Monday, August 25, 2014

150 Years Ago: Guns Blazing, Rebel Raider Returns Home

150 years ago today, August 25, 1864CSS Tallahassee battles its way back home.

Historical Event:  On the night of August 25, 1864 CSS Tallahassee became one of the few Confederate raiders to exchange fire with Union warships – and one of the fewer to live to tell the tale.  Running the blockade back to Wilmington, she ran afoul of a pair of Yankee gunboats.   The raider easily outdistanced them – for the sleek, iron-hulled, two-stacker could make 14 knots, even weighed down by her three heavy guns.  Unfortunately, the gunboats were but the hounds, herding the raider to the hunter: USS Monticello.  As Captain John Taylor Wood heaved his ship about to avoid that mighty man of war, another pair of gunboats appeared – and opened fire, expecting that what they believed to be an unarmed blockade runner would heave to and strike her colors. 

Wood’s ship may have begun her career as a blockade runner, having made four highly profitable runs from Wilmington to Bermuda and back under the name Atlanta, but as the raider CSS Tallahassee she carried a potent battery:  a Parrott Rifle aft, a 32-pounder forward and a massive 100-pounder amidships.  Wood ordered his gunners to return fire – and then to reload and fire again.  The battle attracted the attention of Fort Fisher, whose guns added their booming voices to Wood’s own battery, which convinced the Yankee squadron to break off the chase. 

Returning to port after a three-week raid that captured or burned over 30 Union ships, many in sight of the coastal towns of New Jersey, New York and New England, the  CSS Tallahassee, and her captain and crew, were given a heroes’ welcome – and a 21-gun salute from Fort Fisher, an honor which the raider returned.  Those were the last shots she fired as CSS Tallahassee.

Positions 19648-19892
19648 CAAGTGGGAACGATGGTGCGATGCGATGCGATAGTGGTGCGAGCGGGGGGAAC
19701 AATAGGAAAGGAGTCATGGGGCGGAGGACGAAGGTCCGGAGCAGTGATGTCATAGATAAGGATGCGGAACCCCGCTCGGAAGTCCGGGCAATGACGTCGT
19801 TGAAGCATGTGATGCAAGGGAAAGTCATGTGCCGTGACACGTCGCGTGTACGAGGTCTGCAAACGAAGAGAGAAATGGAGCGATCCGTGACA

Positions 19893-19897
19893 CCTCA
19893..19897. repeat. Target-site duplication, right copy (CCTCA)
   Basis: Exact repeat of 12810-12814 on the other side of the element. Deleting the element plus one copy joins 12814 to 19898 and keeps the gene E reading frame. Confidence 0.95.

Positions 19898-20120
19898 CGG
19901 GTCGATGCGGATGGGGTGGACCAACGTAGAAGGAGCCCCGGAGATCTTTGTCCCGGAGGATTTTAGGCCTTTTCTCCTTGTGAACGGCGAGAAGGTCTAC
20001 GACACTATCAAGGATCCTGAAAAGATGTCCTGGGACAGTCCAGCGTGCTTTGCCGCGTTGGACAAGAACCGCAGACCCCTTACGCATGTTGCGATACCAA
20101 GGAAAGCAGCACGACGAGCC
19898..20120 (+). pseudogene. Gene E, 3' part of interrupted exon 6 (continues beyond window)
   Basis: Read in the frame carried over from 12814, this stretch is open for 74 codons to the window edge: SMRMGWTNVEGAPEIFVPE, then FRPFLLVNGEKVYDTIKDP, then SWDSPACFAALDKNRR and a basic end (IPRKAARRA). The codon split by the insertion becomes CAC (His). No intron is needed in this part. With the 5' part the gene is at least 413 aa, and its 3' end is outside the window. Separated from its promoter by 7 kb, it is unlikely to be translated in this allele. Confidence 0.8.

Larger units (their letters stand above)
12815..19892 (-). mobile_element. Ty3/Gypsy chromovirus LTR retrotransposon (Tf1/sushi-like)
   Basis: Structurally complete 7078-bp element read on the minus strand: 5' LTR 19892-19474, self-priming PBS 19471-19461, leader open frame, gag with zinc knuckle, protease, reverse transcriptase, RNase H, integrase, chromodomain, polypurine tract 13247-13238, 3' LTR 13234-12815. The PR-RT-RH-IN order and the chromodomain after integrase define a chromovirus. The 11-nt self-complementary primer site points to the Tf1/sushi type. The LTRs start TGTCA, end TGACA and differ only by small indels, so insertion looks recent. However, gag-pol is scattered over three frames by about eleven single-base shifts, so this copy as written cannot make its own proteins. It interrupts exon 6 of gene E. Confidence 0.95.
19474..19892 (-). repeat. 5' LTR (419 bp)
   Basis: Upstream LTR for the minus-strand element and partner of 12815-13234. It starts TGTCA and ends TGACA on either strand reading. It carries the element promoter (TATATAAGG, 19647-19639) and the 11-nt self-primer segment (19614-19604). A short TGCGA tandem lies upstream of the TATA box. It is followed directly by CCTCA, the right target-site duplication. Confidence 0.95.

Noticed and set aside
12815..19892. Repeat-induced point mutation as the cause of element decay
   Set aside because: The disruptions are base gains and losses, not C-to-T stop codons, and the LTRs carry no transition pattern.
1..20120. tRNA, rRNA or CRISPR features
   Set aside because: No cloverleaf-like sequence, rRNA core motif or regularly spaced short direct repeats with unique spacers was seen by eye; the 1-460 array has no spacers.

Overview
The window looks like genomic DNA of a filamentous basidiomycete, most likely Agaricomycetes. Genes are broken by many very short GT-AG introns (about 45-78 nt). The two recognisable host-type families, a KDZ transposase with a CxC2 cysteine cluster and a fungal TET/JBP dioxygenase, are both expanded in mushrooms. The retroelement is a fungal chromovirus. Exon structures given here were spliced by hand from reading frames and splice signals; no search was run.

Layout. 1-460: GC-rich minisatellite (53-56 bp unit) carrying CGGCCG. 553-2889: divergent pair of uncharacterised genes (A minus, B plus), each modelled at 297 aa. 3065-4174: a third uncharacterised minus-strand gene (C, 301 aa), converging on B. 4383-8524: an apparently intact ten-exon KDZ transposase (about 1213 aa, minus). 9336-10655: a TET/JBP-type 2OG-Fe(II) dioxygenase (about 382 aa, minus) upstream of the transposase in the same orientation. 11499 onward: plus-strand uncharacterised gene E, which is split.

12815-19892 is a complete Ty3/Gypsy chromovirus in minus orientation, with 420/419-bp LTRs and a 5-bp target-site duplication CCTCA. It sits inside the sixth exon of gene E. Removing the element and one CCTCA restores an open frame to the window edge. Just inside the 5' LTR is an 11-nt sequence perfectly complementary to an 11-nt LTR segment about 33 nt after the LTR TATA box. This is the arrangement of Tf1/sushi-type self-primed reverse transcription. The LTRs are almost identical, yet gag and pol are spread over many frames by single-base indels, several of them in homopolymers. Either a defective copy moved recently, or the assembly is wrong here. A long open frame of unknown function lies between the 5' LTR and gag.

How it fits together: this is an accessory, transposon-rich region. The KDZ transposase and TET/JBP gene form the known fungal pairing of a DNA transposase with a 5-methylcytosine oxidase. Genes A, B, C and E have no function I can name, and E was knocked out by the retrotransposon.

The rest of the story:  Wood was ordered to Richmond, and North Carolina Governor Zebulon Vance and his local officers agitated to have the coal-gobbling iron warship disarmed and her guns distributed to local forts.  They argued that while still active, the raider was only drawing more and more Yankee ships to Wilmington – making it even harder for other vessels to run the blockade. (The week after CSS Tallahassee battled her way back into port, seven blockade runners were intercepted by the now reinforced blockading squadron).   President Jefferson Davis and Secretary of the Navy Stephen Mallory intervened. They saved the ship, had her rechristened CSS Olustee, and sent her back out to sea for a brief raid in November, where the raider burned, bonded or scuttled six merchant ships.  Governor Vance, however, finally won out – as by 1865 the Confederacy needed food more than it needed to wreck Union commerce.  Disarmed and renamed (again) as the Chameleon, she ran out to Bermuda – but upon her return found that Wilmington and even Charleston had fallen.  Her captain, John Wilkinson, set course for Liverpool – arriving there the day Lee surrendered at Appomattox.

Game Connection:  Confederate raiders and blockade runners are vital to the Southern cause in GMT’s strategic naval game of the Civil War: Rebel Raiders on the High Seas.  Many of the more famous raiders appear by name on counters and cards, while others, like the CSS Tallahassee (in her many incarnations) are represented by generic ship counters of that type.

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